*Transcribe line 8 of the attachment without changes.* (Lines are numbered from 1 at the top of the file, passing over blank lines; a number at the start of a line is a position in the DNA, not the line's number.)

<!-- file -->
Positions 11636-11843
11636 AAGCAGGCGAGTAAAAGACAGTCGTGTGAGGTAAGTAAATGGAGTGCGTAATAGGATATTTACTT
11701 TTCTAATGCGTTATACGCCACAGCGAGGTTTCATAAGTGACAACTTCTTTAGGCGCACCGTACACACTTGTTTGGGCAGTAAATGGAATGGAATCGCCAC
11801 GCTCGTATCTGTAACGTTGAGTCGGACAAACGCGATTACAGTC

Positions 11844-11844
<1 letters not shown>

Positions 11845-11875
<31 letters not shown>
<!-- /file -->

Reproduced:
<31 letters not shown>